With his 1999 mixtape, Joey Bada$$ and his Pro-Era crew reminded the rap game how to make nostalgic minded hip-hop without sounding unoriginal. Considering the amount of attention Pro-Era has been receiving lately, I’m really happy to see that they haven’t been trying to capitalize on the hype with half-assed mixtapes and collaborations. Joey’s newest track “Enter the Void” demonstrates that they haven’t been wasting time either as the Brooklyn rapper hops on a track with Black Hippy’s wise sage Ab-Soul. With production from Lee Bannon, Joey steps away from the boom-bap that dominated 1999 and casts away any doubt that his talent wouldn’t extend to other types of beats. Together Soul and Joey sound great and it all the more props go to Joey for managing not to get washed out by the great verses and personality Soul puts on the track.
Last night, Terry and I went to a Pro Era which was a near 3 hour concert featuring every member of the young hip-hop crew. And while the entire affair faded into a wash of solid flows, witty wordplay and boom bap, Kirk Knight had great stage presence and was able to stand out among the mob that eventually accumulated on stage. He walked on stage rocking a huge trench coat and proceeded to turn the energy of the crowd way up with his passively aggressive flow. His track ‘The Creeper’ was easily one of the highlights of the night and he consistently killed his guest verses on other Pro Era tracks (‘Suspect’, ‘Where It’$ At’). Although more material from Kirk Knight is hard to find, his tumblr has more original material that validates all the promise we heard from his showing last night. Joey Bada$$ may be the most well known member of Pro Era, but Kirk Knight is proving that their crew runs deep.
Despite having what me and Terry have decided is our least favorite rapper name… ever, Joey Bada$$ is quickly becoming one of our favorite young talents. Hailing from Brooklyn, Joey Bada$$ and his Pro-Era crew make NYC rap the way it should be made and are doing it better than it’s been done for a long time. Although he already proved his skill with early videos and tracks, his debut mixtape 1999 shows off how deep the talent runs with Pro-Era. Like most of the great rap crews, there isn’t any one easily identifiable quality that makes Pro-Era any different or stand out from all the others. 1999 is filled with weed references, anti-cop sentiments, boasting and even some tasteful politically charged commentary. Their influences are pretty easy to spot, from the oddball eccentrics of The Pharcyde to their Wu-Tang tinged vibes. However, Joey and Pro-Era manage to do everything right with their great taste for beats (mostly boom bap and even some MF DOOM and a Knxledge beat) their consistency in delivering quality and thoughtful verses. Although 1999 is definitely Joey’s album, the entire crew is shown off throughout and they all even hop on ‘Suspect’ at the end of the mixtape. Pro-Era has earned all the hype they’ve already gained and all the fame they are about to receive.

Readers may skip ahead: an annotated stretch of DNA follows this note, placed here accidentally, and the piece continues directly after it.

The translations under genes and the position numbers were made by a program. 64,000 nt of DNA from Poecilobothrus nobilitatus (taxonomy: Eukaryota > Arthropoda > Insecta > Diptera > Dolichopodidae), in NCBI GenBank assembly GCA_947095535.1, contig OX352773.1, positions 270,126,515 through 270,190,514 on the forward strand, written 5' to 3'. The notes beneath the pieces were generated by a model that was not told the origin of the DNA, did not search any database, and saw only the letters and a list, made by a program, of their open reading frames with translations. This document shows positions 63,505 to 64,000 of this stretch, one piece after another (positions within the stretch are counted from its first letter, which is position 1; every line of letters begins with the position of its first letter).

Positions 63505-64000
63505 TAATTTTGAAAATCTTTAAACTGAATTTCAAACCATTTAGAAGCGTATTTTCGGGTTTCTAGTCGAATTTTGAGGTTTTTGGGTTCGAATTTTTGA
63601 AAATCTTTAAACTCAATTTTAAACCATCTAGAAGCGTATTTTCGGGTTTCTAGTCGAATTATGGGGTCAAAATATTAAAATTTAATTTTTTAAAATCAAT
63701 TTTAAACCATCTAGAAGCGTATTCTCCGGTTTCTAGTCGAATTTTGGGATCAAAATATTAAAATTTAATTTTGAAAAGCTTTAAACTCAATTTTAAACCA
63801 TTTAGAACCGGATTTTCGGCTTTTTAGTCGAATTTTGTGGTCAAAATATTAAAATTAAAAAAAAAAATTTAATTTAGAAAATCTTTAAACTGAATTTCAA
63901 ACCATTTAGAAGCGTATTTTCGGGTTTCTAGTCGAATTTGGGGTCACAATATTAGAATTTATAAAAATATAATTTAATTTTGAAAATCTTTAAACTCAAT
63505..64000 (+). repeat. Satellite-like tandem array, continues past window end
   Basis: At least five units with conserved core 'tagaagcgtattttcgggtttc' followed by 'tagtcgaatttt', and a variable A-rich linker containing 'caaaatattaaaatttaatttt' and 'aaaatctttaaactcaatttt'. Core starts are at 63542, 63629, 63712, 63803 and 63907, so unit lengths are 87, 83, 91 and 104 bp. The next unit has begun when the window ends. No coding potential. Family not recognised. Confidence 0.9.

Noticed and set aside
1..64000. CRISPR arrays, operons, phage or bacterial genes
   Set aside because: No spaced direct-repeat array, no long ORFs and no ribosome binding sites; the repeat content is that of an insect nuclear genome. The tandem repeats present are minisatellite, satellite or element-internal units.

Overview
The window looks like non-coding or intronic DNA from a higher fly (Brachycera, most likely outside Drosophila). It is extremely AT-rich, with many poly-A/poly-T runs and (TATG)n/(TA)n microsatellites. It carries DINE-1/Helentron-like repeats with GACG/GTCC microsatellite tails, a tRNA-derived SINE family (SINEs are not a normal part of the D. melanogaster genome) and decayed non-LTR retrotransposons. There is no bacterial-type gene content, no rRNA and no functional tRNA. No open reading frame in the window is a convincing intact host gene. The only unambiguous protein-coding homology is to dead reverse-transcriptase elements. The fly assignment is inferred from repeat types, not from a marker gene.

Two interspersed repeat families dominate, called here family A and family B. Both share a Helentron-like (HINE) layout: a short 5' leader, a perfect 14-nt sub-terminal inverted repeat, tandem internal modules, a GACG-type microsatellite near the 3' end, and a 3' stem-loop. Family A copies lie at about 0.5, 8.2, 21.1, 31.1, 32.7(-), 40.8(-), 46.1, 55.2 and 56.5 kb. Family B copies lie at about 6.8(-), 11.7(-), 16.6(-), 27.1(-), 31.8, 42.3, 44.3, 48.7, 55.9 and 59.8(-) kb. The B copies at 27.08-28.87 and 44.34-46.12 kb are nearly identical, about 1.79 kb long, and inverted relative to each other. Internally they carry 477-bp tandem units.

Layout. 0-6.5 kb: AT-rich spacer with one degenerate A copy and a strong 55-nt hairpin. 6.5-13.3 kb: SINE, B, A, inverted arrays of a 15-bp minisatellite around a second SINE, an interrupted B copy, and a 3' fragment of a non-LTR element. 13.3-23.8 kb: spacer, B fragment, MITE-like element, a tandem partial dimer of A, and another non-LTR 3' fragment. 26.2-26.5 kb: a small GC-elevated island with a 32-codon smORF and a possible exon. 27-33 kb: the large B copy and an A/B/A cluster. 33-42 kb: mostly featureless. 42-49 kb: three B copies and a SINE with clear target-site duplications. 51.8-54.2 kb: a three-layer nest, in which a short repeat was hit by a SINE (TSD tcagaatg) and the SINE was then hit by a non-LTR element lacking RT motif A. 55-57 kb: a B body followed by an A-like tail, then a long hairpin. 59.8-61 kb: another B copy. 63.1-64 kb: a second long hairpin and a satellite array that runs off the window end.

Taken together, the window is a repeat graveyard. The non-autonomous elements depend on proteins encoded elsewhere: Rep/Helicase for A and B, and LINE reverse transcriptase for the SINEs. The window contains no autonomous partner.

Yours Truly, the production studio which has brought you awesome live visuals from the likes of The Morning Benders and King Krule, just teamed up with upcoming young Brooklynite Joey Bada$$ to record and document the recording of a new track. “Daily Routine” is a nice, short track with a beat produced by Chuck Strangers of Joey’s Pro Era crew that has a soft sample of what sounds like an organ and simple boom bap drum track that sounds like a slightly updated version of the Illmatic-esque style. Once again Joey provides a couple of solid verses illustrating the wisdom of someone much older than his 16 years of age. Watch the track being made above and then download it below.
Sometimes we have to admit that we weren’t even close to the first bloggers to recognize the talent of an artist. We really like staying on top of the hip-hop scene, yet we let rapper Joey Bada$$ and his Brooklyn-based Pro Era crew slip through but despite having some hipster self-afflicted shame, I still can’t deny just how good this guy is. While A$AP Mob has already blown up repping NYC, their sound is routed in some southern and experimental hip-hop influences. Pro Era is pure Brooklyn hip-hop done the only way it can be in 2012. ’Hardknock’ finds Joey Bada$$ at a decision point in his life and instead of preaching about his own beliefs, his lyrics focus on the uncertainty of his lifestyle “I want the gold chains and diamond rings, but I just can’t live my life like this”.